Wednesday 26 October 2011

7 Key Mobile Take-Aways from EyeforTravel Amsterdam

Mobile featured prominently at EyeforTravel’s Online Marketing & Social Media Strategies for Travel conference earlier this month in Amsterdam.

Here are my 7 key take-aways from the mobile sessions featured –

1)      Get a mobile friendly website – it’s predicted that by 2015 there will be more searches via mobile than via PCs.  In the last quarter a 59% of travel brands said they did not allocate any budget to mobile.  That’s a pretty worrying statistic!   It’s not that hard to make a website mobile friendly yet not enough travel brands are doing so.  Let’s hope it’s an essential part of all travel company’s e-commerce plans for 2012!

2)      Don’t jump on the mobile app bandwagon without careful thought - it’s essential to understand what you want to achieve from having a mobile app before developing one.   Apps can be a money pit, needing constant updates and consumer engagement tactics to keep customers using it.  They also need strong marketing strategies to make them work. Developing an app should therefore be seen as a long term commitment.  Christelle Chan from said they see it as a way for them to retain valuable customers.  Apps also serve a different purpose to a mobile website (read on for more details)

3)      Consider where your customers are engaging via mobile – found that those browsing their mobile website tended be in more of a rush (they were often on a trip or, for example, stranded in the ash cloud) than those browsing through their apps (who were often on the train or at using the app at their leisure)

4)      Invest in marketing your mobile products – all of the speakers at the event emphasized that it’s of paramount importance of marketing your mobile products effectively.  Budget needs to set aside for effective mobile marketing.  Adam Goldstein from Hipmunk highlighted the value of the free PR gained through launching their apps but not all companies can achieve this.   According to David Gelabert from Melia Hotels, 80% of branded apps fail to achieve 1,000 downloads.  Indeed, found nothing happened until they started marketing their app.   App store ratings count and awareness and downloads must be encouraged on a country by country basis.
5)      Mobile redefines the search space – The no.1 place for consumers to search online in Europe is through Google.  In the mobile space this is different.  App stores for example act like search engines.   The number of downloads of your app matters.  Marketing efforts must also be tailored to the target countries.  App reviews should be encouraged.

6)      Don’t underestimate the value of the tablet –Laptops and desktops are likely, in some cases, to be replaced in the home by tablets.  Media consumption is therefore inevitably set to increase via the tablet.  This provides an ideal opportunity for travel brands to reach customers at the inspirational stage.  Tablet users have more disposable income and a higher propensity to travel (but of course they are not everyone’s target audience!).

7)      Consider the multi-platform user experience – customers are increasingly likely to experience your brand across different platforms.   Simple things like ensuring that customer accounts are synchronised across multiple platforms can help to improve the customer experience of your brand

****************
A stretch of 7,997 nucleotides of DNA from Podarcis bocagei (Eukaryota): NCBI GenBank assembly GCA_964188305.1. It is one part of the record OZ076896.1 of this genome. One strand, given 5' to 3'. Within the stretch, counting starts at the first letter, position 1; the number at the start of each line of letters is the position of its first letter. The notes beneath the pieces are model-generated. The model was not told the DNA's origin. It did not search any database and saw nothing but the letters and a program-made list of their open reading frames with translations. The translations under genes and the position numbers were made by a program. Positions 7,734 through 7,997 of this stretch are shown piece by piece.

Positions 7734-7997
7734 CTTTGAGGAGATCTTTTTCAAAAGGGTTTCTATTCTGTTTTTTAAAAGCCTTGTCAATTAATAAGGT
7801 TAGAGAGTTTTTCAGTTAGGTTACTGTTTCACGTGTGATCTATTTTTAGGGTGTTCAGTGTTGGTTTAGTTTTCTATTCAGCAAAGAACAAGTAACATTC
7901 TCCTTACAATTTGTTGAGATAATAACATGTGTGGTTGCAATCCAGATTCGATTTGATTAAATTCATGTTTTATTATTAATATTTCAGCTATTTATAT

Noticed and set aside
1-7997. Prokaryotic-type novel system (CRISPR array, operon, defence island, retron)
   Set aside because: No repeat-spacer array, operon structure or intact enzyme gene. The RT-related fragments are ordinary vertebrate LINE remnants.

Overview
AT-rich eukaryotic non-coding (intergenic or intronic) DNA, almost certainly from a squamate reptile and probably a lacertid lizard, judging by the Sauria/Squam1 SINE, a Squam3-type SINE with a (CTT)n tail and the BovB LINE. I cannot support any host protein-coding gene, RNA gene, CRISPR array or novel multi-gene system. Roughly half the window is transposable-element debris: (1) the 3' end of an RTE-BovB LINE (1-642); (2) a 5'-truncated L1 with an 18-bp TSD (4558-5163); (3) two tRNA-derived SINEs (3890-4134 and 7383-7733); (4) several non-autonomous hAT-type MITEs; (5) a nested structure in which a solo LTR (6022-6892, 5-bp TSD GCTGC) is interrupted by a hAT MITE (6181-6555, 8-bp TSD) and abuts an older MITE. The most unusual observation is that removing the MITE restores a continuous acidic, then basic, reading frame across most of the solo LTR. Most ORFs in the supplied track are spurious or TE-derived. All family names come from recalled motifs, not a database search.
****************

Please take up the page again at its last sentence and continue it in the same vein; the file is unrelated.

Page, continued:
Don’t forget that you can stay up-to-date with mobile – follow @eyefortravel on Twitter for updates from across the industry!

By Gina Baillie

Wednesday 19 October 2011

Mumbai Rocks… but the world does not know it

I am just back from one of my favourite cities, Mumbai. I spent last week running our information packed (and ever so slightly stressful) Indian conference and expo. The show examines how the huge Indian travel market is adopting to web, mobile and social media. As ever in Mumbai, last minute surprises abounded but the debates were incredibly informative. The potential facing the company that can tap this market is huge.

Several comments from Azran Osman Rani the CEO of AirAsia X did grab my attention.

First, alliances are doomed due to inherent costs and the proliferation of on-line tools that by pass the goods. In addition Building brand equity for your airline customers is vital. As alliances cut out brands, alliances will die. He also mentioned that what LCCS save on distribution costs they spend on brand.

Second, and in relation to the Indian market he can sell flights to Indians going back and forth but has a huge problem creating India as a destination. An “Overwhelming percentage of passenger mix are people from India. Normally when we fly to Japan, Australia or Europe we start with 60 -70% passenger mix from Malaysia and Asia.” Day 1 for Air Asia our customers were from Delhi and Mumbai. To demonstrate the problem Mr Osman recalled how they had “5000 free seats from Delhi and Mumbai for Malaysians and only sold 3800.” Normally for any other destination such an offer would sell out in 2 hours.

As yet there seems little demand for visitors from Mr Osman’s Asian hub. Now KL is hardly the top of most travellers wish lists but as Mr Osman pointed out it’s the exciting islands and pulsating cities all around it that make it special.

Having spent just one week in Mumbai I know the rest of Asia is missing out but how the Indian travel companies and tourist board can counter this will be a major challenge. One thing I know for sure is that the battle for the Asian traveller will be won and lost on-line and I am sure we will hear more at our next Indian summit in July again in Mumbai. Please note we have brought it forward by a few months!

By Tim Gunstone

Friday 14 October 2011

5 Key Social Media Take Aways From EyeforTravel Amsterdam